Consumers nowadays aren't accustomed to showing up to a nightlife venue without there being a catch. Whether it's a bar special or a themed event, the occasion has to include a special "it" factor to truly captivate the audiences' attention.
A majority of the time "it" is all about the talent that's brought in, whether there's a prominent name in music or entertainment that the marketing teams can leverage to pack the house and ultimately bring in the money. But it isn't as easy as calling up an artist and writing them a check. There are key areas of talent buying that have to be approached carefully and by following these particular steps recommended by a top New York City pro with years of experience in the industry, you'll be well on your way to producing a stellar event.
Know Who You're Working With
Unless you have a rolodex similar to Ari Gold's, talent buying isn't as easy as picking up the phone and calling up the artist to cut a deal. Take EDM DJs for instance - artists that are in an extremely popular genre that are in high demand. The bigger the name, the more prominent the representation they have. "The demand for top EDM DJs created by [recent] trends has put their management and booking agencies in the driver seat," says Ilker Oguz, director of marketing and entertainment at Indayo Group, a New York City-based marketing and hospitality firm known for events featuring prominent names in music and entertainment. "This makes it harder to book the top names and more costly." While some venues may have the funds to book a big name DJ, he recommends that at times it's best to work with acts that are nearby, especially when they're on tour in your area. "If the artist is performing in your city, you have a chance to book an after-party hosting or performance gig at a discount," says Oguz.
Timing is Essential
As with many other aspects of life, when it comes to booking talent for your venue, timing is key. Chances are you already have particular weeklies at your venue - and if you don't you may want to consider implementing a proper entertainment program. Top-notch bookings should only enhance those weekly events that you have in place, according to Oguz. "To do a bigger booking every four to six weeks will help keep you relevant with competing venues and will also help create a buzz," he adds. "The booking provides content that your internal team and staff can use as ammo to garner press or translate to revenue with bigger clients looking to attend the event." In regards to timing, it's also important to keep major holidays and annual events in mind, meaning that if the Super Bowl is coming to your town, it's time to haul in the big names that come with it.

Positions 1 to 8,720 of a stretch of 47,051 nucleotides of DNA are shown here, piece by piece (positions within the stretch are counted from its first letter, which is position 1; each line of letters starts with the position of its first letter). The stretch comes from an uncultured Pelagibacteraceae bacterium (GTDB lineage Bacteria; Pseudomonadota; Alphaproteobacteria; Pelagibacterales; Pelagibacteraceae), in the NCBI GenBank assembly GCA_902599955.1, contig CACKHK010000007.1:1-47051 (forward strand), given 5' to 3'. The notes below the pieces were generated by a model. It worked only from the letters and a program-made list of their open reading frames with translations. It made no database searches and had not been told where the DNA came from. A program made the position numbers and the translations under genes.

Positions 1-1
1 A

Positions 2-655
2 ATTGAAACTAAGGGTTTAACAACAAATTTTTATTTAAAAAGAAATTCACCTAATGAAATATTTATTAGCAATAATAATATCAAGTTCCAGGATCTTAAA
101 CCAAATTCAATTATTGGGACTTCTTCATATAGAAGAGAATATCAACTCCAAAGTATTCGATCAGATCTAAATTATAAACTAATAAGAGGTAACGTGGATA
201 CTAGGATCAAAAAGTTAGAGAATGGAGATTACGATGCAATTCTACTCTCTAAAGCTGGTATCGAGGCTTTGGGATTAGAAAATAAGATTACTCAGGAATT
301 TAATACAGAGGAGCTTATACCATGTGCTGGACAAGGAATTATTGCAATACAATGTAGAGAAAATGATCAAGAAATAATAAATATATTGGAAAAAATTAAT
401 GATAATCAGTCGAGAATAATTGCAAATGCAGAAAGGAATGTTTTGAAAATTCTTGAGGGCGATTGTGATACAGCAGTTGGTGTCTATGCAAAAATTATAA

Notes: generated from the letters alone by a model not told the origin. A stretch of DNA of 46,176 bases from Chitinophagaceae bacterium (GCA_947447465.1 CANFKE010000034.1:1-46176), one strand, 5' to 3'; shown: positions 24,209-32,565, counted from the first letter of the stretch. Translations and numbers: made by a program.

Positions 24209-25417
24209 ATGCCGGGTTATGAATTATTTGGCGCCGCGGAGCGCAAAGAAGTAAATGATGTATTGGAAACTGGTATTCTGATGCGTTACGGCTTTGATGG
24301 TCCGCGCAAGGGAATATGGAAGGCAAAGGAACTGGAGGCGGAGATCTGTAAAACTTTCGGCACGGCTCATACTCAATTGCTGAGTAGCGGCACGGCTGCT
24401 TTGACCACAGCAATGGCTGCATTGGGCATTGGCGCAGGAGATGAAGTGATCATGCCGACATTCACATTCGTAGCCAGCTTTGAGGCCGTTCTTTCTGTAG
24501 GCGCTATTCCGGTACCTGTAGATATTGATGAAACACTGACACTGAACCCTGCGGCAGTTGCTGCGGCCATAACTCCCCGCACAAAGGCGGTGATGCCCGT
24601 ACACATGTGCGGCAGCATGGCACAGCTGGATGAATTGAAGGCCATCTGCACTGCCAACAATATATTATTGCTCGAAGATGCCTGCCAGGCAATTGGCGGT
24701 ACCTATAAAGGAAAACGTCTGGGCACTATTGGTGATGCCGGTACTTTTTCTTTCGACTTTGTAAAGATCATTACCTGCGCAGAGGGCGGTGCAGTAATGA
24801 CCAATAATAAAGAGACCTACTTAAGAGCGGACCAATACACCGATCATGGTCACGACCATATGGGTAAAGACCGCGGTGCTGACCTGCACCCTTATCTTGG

Ticketing Depends on the Venue
Just because you have what you may think is a big selling event on your hands with a premiere name tied to it, doesn't necessarily mean that you have to sell tickets. This all depends on your venue. Are a majority of your sales typically tied to bottle service? Then you may want to shy away form forcing that high-end clientele into purchasing tickets before even stepping foot into the club. "Certain upscale clubs prefer to cater solely to their bottle service clientele and might disregard advanced tickets, believing that tickets may cheapen the brand," Oguz says. "On the contrary, a lot of venues look at ticket sales as an added critical revenue source to help offset the cost of the talent spend."
Spend Money to Make Money
Saving a few bucks and booking a good artist doesn't translate into a successful event that brings in a lot of revenue. If it's a big name that you're going for - which typically comes with a big price tag - then sometimes it's best to just pull the trigger and book them, because chances are you'll most definitely be reaping the rewards as a result of the act. Oguz says that nightclubs that book names like Calvin Harris and Tiesto, shelling out upwards of $100,000, put themselves at an advantage by drawing in a high-end crowd that's looking to have a full-blown experience at an upper-echelon venue and agree to bottle minimums that hover around the $10,000 mark. "The biggest misconception regarding talent is that you need to be cautious when spending money," he says.
Don't Force It
Unless someone holds a gun to your head and yells, "Book Hot Natured on Friday night, or else!" there's no need to force any booking. Everything should feel like it falls in line naturally for you to go through with ensuring you bring the proper talent to your venue. "If you feel that the timing may not be right or the price just isn't right, trust your gut and wait until the next booking opportunity comes along," Oguz says. Once you feel that the right booking is in place, then it's really all about the execution, most importantly, cross promotion. "Identifying social media trends, whether it's incorporating contests for comp tickets or focusing on image or video-based content" can go a long way, according to Oguz.